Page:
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British Royal Family

The one utterly wild ingredient used to colour the official christening gown worn by all of the royal babies

It makes sense ... in a really odd way.

By Jess Pullar
If you thought the official royal baby christening gown was beautiful, you wouldn't be wrong. Though how it actually gets said beauty might well surprise you.
In a reveal absolutely no one was expecting, it turns out there is in fact one, perishable item used to enhance its rather regal appearance, and it's something you'd never want to spill on yourself, let alone one of the most iconic children's garments in the world.
In a brand new book written by the Queen's former assistant and personal dresser, Angela Kelly, it has been revealed that the beautiful robe worn by Princes George and Louis, Princess Charlotte and Archie Harrison was in fact dyed with a tea bag.
Yep, you read that correctly, and we are revelling in the English-ness of it all.
The book, The Other Side of the Coin: The Queen, The Dresser and the Wardrobe, has taken royal watchers by storm this week as a series of glorious snippets were revealed by HELLO! magazine.
"Together, we sourced lace to complement that being made in Italy, and to make sure it looked authentic we dyed it in Yorkshire tea (the strongest, as we all know)," wrote Kelly, explaining that the process was very well thought out.
"We placed each piece of lace in a small bowl, from the Dressers' Kitchen, filled with cool water and a tea bag, and left it for about five minutes, checking regularly until the colour was perfect."
The gown that each of the Cambridge children were christened in was, in fact, soaked in tea. (Getty)
The incredible garment is a replica of the original Victorian garment commissioned by Queen Victoria in 1841. It was worn by no less than 62 members of the royal family.
Kelly described how the tea-dying process for the new garment was painstakingly slow, but worth it.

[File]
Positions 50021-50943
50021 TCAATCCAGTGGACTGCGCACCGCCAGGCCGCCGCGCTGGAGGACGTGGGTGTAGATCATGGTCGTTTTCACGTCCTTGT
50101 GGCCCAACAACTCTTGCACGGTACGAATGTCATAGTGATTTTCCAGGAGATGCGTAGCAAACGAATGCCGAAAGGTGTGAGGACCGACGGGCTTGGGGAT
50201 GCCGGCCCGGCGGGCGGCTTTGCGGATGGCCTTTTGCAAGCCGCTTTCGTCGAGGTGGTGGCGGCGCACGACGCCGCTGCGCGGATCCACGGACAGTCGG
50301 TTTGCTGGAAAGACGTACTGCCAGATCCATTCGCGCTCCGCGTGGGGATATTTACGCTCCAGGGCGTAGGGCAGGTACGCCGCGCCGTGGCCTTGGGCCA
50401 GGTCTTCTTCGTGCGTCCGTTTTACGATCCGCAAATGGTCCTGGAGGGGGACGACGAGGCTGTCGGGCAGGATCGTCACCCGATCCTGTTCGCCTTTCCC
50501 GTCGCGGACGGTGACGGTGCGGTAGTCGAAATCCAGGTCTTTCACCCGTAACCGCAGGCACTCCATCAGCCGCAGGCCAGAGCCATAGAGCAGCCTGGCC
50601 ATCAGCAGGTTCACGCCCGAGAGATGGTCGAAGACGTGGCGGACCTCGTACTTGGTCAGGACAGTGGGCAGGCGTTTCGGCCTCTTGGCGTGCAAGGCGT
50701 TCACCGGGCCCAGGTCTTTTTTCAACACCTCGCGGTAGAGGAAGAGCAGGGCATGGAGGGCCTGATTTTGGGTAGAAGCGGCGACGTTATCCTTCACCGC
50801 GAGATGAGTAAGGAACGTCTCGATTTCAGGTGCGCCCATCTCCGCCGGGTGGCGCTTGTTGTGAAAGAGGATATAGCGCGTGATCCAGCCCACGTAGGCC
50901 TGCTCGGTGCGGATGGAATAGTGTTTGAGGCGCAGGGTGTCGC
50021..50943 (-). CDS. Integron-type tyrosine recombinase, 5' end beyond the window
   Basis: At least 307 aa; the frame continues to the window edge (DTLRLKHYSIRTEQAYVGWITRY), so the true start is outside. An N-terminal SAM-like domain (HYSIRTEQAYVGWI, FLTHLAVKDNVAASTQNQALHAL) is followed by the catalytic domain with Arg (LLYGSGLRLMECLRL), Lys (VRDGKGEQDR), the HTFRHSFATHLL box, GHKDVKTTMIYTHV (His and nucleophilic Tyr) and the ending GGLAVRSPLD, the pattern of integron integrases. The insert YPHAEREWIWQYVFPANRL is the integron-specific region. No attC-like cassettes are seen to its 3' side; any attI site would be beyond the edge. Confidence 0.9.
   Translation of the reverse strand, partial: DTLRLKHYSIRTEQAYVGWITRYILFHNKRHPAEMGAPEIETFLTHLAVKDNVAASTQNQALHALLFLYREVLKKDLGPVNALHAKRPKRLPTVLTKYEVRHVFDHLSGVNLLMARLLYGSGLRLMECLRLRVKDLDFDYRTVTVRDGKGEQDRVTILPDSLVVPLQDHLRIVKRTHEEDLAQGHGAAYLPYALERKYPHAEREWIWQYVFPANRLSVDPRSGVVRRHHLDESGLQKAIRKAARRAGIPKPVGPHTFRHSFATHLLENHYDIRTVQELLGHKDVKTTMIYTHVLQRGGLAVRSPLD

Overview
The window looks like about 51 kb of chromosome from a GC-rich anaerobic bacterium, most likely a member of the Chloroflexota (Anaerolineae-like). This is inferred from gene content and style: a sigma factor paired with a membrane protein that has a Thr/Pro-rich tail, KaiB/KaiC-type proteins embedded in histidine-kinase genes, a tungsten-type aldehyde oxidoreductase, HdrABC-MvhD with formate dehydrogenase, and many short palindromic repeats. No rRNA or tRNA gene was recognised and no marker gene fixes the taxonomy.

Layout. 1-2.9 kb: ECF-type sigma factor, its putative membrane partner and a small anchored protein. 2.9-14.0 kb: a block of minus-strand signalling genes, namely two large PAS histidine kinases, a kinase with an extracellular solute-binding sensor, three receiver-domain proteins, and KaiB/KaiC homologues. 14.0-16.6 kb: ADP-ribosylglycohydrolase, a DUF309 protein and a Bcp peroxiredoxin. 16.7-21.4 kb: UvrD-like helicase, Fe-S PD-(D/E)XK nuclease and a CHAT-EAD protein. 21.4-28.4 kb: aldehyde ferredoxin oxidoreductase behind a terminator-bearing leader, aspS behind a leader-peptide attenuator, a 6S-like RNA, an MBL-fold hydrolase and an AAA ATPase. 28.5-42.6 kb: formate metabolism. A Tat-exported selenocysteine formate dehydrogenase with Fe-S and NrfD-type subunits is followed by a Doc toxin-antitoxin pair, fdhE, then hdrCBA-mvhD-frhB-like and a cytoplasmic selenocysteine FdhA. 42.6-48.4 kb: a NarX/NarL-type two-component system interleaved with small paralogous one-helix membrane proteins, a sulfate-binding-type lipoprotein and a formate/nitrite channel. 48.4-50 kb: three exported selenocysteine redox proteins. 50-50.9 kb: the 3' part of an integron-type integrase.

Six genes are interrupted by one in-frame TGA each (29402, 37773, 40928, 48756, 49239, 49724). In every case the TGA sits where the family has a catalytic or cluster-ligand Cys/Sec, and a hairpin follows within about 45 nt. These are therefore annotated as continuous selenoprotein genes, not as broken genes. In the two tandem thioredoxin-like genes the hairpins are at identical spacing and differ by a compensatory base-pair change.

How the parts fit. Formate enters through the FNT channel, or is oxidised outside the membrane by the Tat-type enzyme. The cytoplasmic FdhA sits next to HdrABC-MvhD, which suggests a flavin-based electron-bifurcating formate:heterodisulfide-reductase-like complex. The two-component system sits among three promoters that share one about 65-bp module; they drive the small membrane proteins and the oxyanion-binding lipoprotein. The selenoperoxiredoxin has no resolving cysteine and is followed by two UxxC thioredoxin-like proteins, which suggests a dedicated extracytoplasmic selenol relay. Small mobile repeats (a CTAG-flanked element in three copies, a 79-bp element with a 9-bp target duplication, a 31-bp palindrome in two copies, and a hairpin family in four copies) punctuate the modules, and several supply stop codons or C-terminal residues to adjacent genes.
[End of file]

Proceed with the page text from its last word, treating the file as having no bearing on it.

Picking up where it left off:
"At each stage of the process, I would show our progress to the Queen: first the bodice, then the sleeves attached to it, then the skirt with the under-layers on, and finally the completed robe," she said.
She revealed that the entire tea-filled production took no less than nine months. No small feat!
It was a process and a half, but you can't deny the beautiful royal christening gown is something special. (Getty)
The beautiful gown was first worn by James, Viscount Severn, who is the son of Prince Edward and Sophie, Countess of Wessex.
And royal watchers were treated to seeing it quite recently - indeed baby Archie wore the incredible garment for his christening in July.
Mum Meghan Markle was also in the official picture released for the occasion. Seen cradling Archie, the Duchess of Sussex wore a stark white custom Dior design, which really highlights the effect the tea has had on the christening gown.
It's almost a gorgeous champagne colour!
The tea-soaking effect is clearer than ever in this pic in comparison to Meghan's striking white ensemble. (Getty)
The interesting tea-soaking feat was clearly well thought out by members of the royal family well ahead of the actual staining part.
So if you're thinking of trying the effect on one of your own white creations, we'd recommend caution... and perhaps blocking out some serious time in the diary. Spare nine months, anyone?
WATCH: See Prince Harry adorably cuddle baby Archie in the background of Meghan's interview during their South Africa tour:

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